Back
Open Call Preziosa Young 2017 skyscraper.

Interview with Selina Woulfe

Interview  /  Artists
Published: 15.03.2013
Interview with Selina Woulfe.
Author:
Klimt02
Edited by:
Klimt02
Edited at:
Barcelona

Intro
There is a performative aspect to my work which is not always conveyed through the jewellery object on it’s own, so I tend to use photography and video to document the interaction between the body and adornment. The photograph in a way becomes a second skin bearing the evidence of a jewellery ritual, while a video allows the viewer to see the physical process.
Do you think that jewellery is being standardized?
To a degree, yes, but this happens across all creative fields. Each new generation of artists are often influenced by the same events, issues and technologies that are specific to their time and place in the world. It comes down to each artist’s individual interpretation of these influences that define their originality and ingenuity.

What is there of local and universal in your artistic work?
My own work is concerned with the body and its politics, a typically universal theme, however it’s localized because I reference my personal cultural heritage and draw inspiration from ritualistic Pacific traditions.

What do you expect when exposing your work to the public?
I don’t necessarily expect anything, but I hope that my work provokes some kind of reaction from viewers, whether it is positive or negative. It’s great when someone desires a piece to wear, or own a photograph, but ultimately I want my work to encourage discussion, self-reflection and curiosity.

Are other areas besides the jewellery, present in your work?
There is a performative aspect to my work which is not always conveyed through the jewellery object on it’s own, so I tend to use photography and video to document the interaction between the body and adornment. The photograph in a way becomes a second skin bearing the evidence of a jewellery ritual, while a video allows the viewer to see the physical process. The filming of jewellery in action is something I will be delving further in to, later this year.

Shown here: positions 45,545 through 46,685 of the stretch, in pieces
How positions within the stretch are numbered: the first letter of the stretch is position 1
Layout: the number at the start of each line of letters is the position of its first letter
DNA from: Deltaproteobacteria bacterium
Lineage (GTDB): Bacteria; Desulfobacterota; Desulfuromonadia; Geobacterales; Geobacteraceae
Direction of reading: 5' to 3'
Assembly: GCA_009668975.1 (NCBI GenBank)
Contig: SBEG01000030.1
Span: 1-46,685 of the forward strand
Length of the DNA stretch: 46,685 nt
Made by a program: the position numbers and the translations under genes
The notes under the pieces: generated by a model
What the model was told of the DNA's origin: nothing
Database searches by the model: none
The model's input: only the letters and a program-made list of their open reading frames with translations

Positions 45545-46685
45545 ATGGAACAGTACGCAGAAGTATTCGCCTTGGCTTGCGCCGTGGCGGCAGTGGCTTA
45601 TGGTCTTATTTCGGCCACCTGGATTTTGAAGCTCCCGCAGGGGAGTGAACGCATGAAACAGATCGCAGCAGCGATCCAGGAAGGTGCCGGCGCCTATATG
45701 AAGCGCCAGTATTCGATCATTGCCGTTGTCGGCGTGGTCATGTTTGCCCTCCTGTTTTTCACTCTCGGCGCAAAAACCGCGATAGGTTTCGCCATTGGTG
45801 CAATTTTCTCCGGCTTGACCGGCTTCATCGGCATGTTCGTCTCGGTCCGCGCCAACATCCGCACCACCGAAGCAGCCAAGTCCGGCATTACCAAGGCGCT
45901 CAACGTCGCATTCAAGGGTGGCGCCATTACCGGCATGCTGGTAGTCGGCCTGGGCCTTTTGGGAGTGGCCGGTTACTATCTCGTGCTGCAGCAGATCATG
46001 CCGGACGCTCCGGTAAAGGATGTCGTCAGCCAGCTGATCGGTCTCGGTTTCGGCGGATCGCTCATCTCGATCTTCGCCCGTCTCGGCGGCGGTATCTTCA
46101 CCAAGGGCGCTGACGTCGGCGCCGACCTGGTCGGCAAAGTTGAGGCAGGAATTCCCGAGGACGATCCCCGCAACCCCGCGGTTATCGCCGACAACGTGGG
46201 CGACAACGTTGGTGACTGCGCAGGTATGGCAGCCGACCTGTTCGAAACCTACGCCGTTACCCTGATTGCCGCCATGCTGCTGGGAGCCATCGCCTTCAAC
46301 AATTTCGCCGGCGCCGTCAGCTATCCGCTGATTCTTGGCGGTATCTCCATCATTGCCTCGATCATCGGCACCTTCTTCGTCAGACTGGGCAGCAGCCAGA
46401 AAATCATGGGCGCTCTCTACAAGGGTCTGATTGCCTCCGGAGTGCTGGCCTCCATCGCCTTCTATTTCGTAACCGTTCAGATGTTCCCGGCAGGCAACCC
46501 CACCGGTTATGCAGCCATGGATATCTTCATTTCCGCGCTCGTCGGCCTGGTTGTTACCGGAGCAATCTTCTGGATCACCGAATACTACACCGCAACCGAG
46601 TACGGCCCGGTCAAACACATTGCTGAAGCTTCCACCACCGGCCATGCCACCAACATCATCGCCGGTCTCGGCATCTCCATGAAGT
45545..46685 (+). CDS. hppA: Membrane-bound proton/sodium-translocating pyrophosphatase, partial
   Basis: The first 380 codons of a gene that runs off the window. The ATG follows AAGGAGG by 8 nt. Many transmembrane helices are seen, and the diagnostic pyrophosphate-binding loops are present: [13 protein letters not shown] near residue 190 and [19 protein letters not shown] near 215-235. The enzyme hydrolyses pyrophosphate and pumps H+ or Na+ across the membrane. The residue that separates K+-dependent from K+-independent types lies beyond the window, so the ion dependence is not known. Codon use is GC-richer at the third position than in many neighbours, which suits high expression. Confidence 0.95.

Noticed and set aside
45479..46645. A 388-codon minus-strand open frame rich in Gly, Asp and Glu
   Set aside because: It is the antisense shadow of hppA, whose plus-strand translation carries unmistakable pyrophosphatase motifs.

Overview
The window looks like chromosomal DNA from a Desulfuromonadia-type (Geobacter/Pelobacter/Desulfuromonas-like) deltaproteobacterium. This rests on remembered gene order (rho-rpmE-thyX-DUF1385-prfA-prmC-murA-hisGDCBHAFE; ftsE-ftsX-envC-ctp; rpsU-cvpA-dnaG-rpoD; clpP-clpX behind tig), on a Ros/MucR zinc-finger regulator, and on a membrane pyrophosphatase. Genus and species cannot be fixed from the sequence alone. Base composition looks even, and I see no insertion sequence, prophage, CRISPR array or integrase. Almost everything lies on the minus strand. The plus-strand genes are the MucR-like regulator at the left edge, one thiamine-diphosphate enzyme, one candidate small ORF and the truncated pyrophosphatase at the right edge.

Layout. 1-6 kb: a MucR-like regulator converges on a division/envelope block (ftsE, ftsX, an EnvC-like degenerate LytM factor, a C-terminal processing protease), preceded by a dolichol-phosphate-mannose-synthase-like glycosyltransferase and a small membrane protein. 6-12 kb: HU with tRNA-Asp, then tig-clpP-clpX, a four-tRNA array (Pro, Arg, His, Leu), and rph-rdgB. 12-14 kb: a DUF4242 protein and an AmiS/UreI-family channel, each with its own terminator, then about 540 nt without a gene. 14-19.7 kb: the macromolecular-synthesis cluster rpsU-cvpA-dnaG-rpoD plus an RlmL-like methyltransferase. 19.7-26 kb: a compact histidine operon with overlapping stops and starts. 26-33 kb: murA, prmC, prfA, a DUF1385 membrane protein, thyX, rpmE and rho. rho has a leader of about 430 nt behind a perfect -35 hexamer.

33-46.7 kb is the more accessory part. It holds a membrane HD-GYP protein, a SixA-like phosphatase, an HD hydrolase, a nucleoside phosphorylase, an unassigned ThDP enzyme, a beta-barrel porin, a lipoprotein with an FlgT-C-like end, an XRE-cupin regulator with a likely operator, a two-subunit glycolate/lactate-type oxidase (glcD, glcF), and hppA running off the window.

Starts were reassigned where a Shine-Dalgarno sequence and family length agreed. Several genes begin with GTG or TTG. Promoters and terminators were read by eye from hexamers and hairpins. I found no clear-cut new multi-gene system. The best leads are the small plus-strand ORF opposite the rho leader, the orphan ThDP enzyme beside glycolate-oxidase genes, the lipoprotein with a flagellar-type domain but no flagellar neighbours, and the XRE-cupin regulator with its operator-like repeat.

The last work, book, or film that has moved you?
Most recently I have been intrigued by the visceral poetry of Delmira Augustini (1886-1914 Uruguay). Filled with dark, sensual imagery, her poems were written in a very different era from our own but her words transcend time, place and culture to create a dialogue which is still relevant today.

A place, space or country whose creativity surprises you?
I can’t pinpoint somewhere in particular, but from what I’ve come across so far, I am most surprised and impressed by the creativity of those who have little resources to work with. Whether it is creating a temporary shelter or a piece of body adornment; a lack of materials often pushes one’s imagination.

Is there a designer, jeweller, artist that you appreciate a lot?
Orlan, Thomas Andrew, Lisa Reihana, Kiki Smith, Gustav Klimt, Tamara de Lempicka, Louise Bourgeois, Greg Semu, Renee Bevan, Nagi Noda, and so many more! However I particularly appreciate Peter Deckers for invigorating the New Zealand contemporary jewellery community with his many works and projects including ‘Handshake’. Gerd Rothmann is also one of my absolute favourite jewellers for making the controversial but beautifully mesmerizing, cast nipple-disk necklaces.

What piece or work has given you the most satisfaction?
‘Experiential Jewellery’ is the work that has given me the most satisfaction. It was such a huge task researching the logistics of body piercing, and organizing the photographing and filming of the work. I also had to trust a professional piercer with not just my own body, but also my friend and fellow jeweller, Gillian Deery’s body. Originally I was not going to do something so invasive, but then came to the conclusion that the concept of the work would be undermined if the jewellery could only make reference to a kind of experience. It’s not my favourite work aesthetically and I find it quite unnerving to look at now, but ‘Experiential Jewellery’ is the project that represents the moment I chose to take a risk physically, mentally and artistically.
Selina Woulfe. Piece: Experiential Jewellery I, 2008. Sterling silver, surgical steel. Selina Woulfe
Piece: Experiential Jewellery I, 2008
Sterling silver, surgical steel
© By the author. Read Klimt02.net Copyright.
Selina Woulfe. Piece: Experiential Jewellery IV, 2008. Sterling silver, surgical steel suspension hook. Selina Woulfe
Piece: Experiential Jewellery IV, 2008
Sterling silver, surgical steel suspension hook
© By the author. Read Klimt02.net Copyright.
Appreciate APPRECIATE